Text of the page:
by Dave Zornow
“Ilan Schoenberger in a cakewalk.” — Facebook visitor weighing in before the Sept 10 Democratic Primary for Rockland County Chief Executive
That predication didn’t quite work out as expected. Despite the support of “The Bloc,” a reliable group of religious voters from the central part of Rockland County, Ilan Schoenberger didn’t win — and David Fried did. Former NYS Assemblyman Ryan Karben called the match up of Schoenberger’s core constituents versus Fried supporters, “Hudson vs. Hasidim,” a fight between the liberals in the the Hudson River villages and the religious East Ramapo vote.
If bookmakers were setting odds on this race, they probably would have called it the same way that Facebook Guy did. After all, support from the Bloc had successfully elected Scott Vanderhoef as County Executive for several consecutive terms as well as Christopher St Lawrence as Ramapo Town Supervisor. And the Bloc’s ability to turn out votes for school elections has transformed the East Ramapo School District. If support from this group has been so decisive in the past, why didn’t Schoenberger win?
A NyackNewsAndViews analysis of Rockland County voting districts in the Democratic Primary shows that the Bloc DID turnout out for Schoenberger. However, its overall effect wasn’t strong enough to make a difference. About 20 voting districts cast 85% or more of their votes for Schoenberger — a sure sign that this group was loyal to the veteran Rockland County legislator. In ten of these districts, over 90% of the votes cast went for Schoenberger.
Turnout: Less than 20 Percent
Only about 2 in 10 (19%) registered Democrats turned out for the September primary where David Fried captured 52% of the votes with Ilan Schoenberger tallying 43%.
The source for this analysis is the Rockland County Board of Elections Unofficial District By District results for the Democratic Primary for Rockland County Executive (updated 9/24/2013).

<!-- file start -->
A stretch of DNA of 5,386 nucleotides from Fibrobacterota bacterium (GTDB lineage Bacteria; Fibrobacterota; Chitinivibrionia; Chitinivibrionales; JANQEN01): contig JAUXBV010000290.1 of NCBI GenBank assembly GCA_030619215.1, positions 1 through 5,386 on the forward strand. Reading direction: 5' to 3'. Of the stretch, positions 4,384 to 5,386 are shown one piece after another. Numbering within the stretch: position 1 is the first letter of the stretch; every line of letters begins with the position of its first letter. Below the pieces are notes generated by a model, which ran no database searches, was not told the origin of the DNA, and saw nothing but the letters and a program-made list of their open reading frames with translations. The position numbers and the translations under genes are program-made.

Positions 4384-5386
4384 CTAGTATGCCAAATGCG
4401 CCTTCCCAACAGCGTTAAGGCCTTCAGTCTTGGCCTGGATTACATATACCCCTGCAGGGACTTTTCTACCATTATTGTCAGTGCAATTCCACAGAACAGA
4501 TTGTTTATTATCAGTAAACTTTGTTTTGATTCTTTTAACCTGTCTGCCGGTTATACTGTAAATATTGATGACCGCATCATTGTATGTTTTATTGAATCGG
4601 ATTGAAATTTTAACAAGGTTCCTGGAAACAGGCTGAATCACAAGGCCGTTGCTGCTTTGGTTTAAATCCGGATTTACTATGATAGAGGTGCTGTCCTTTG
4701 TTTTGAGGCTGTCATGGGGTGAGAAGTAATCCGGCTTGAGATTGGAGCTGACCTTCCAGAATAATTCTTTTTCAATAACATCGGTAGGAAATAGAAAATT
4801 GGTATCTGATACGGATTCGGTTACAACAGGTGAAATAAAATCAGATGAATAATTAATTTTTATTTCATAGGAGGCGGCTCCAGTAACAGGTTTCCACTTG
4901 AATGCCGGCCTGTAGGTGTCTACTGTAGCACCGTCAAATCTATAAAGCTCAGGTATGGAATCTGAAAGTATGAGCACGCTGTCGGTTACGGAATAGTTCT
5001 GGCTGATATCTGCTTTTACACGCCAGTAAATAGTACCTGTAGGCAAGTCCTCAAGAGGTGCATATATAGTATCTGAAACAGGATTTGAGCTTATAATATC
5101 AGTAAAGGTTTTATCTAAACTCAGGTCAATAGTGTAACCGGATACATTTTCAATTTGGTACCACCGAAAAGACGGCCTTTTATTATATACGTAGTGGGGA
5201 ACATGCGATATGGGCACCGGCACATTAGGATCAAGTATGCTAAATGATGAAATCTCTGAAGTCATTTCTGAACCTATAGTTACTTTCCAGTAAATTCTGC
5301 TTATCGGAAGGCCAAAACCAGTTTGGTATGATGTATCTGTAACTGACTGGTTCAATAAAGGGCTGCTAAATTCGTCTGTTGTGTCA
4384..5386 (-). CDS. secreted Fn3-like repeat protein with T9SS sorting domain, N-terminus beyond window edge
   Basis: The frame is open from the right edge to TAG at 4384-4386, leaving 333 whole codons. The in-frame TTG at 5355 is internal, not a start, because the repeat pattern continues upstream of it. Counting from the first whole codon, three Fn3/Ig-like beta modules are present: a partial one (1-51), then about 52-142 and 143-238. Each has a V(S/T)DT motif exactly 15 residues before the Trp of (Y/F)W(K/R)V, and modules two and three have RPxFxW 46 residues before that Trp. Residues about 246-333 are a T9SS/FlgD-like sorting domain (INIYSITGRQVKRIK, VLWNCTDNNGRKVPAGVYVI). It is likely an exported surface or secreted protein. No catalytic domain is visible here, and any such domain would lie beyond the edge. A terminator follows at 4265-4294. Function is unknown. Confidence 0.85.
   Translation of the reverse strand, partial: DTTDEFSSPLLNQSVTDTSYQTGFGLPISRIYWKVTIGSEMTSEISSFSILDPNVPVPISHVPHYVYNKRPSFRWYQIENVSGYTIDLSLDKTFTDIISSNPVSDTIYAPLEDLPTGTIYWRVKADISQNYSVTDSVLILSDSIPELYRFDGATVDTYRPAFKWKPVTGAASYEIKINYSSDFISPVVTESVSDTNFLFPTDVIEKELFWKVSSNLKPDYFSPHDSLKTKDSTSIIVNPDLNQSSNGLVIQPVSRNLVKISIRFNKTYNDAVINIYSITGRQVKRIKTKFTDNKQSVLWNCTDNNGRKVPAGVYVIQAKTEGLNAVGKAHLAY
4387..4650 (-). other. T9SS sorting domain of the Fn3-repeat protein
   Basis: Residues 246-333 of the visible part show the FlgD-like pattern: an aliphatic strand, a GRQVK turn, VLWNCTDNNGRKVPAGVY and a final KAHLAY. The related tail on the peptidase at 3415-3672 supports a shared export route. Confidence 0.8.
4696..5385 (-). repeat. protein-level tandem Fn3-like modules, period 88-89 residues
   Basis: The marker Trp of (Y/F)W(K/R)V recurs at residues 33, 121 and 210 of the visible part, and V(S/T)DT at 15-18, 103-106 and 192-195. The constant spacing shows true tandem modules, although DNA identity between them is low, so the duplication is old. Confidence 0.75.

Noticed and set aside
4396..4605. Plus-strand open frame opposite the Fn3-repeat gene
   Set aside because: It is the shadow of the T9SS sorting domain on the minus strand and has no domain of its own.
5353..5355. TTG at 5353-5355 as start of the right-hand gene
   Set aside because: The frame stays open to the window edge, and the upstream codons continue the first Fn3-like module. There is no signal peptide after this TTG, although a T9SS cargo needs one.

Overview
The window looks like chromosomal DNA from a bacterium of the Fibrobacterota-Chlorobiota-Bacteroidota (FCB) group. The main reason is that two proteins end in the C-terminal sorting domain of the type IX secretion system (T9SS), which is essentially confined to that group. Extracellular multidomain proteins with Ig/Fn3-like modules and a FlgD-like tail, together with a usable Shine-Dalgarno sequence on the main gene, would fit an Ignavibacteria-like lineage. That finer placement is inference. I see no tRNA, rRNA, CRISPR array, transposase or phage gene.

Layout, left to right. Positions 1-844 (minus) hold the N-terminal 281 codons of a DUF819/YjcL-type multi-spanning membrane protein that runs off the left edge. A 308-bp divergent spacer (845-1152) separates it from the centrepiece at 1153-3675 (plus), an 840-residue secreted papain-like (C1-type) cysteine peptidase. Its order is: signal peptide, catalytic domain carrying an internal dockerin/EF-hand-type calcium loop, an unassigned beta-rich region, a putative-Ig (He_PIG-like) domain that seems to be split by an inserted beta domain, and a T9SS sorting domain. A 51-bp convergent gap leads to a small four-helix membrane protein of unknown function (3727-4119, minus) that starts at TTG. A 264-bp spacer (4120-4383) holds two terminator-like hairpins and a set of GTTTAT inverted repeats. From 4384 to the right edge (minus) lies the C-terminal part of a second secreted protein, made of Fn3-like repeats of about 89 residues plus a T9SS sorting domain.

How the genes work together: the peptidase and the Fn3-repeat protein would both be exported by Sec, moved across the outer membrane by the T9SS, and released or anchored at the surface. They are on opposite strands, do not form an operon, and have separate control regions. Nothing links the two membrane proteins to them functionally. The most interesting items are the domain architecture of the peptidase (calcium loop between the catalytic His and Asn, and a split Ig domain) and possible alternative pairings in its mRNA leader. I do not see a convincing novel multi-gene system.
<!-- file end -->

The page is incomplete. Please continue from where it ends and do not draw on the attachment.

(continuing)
- Geographically, these districts are mostly contiguous, including the neighborhoods of Kaser, New Square and Monsey in Spring Valley.
- Almost 3 out of every 10 votes (28%) that Schoenberger received came from these 20 districts.
- Of the 275 districts included in this analysis, Fried won 210 with Schoenberger taking only 57.
- Turnout in these districts was 11 points higher than the average for all of Rockland County (30% vs. 19%). Several of these districts demonstrated off the charts election participation, with vote turnout as high as 69% in Ramapo District 58 and 60% in District 95.
- Although not included in this “85 percent” analysis, several other adjacent voting districts, usually considered part of the Bloc, also turned out strong for Schoenberger including Ramapo 96, 103, 14 in Monsey (82%, 78%, 77% respectively) and Ramapo 98 and 55 in New Square (76%, 70%)
- Schoenberger won the majority of votes in Ramapo (55%), based largely on his success in the Bloc voting districts. Fried won the other four Rockland County towns of Orangetown (74%), Clarksown (68%), Stony Point (62%) and Haverstraw (54%).
- 8 out of 10 Democratic voters in Nyack and Piermont cast a ballot for David Fried. He did even better in South Nyack (88%) and Upper Nyack (92%).
What implications this has for the November General Election are unclear. As one Democratic Party political insider says, “the Bloc only wants to back a winner — they aren’t politically aligned with either party.” Given the above average voter turnout in historical Bloc districts and their disproportional vote for Ilan Schoenberger, this group shouldn’t be counted out — at least not yet. But it does show that even if a candidate wins the Bloc, they can’t prevail in the county wide vote without attracting a wider constituency.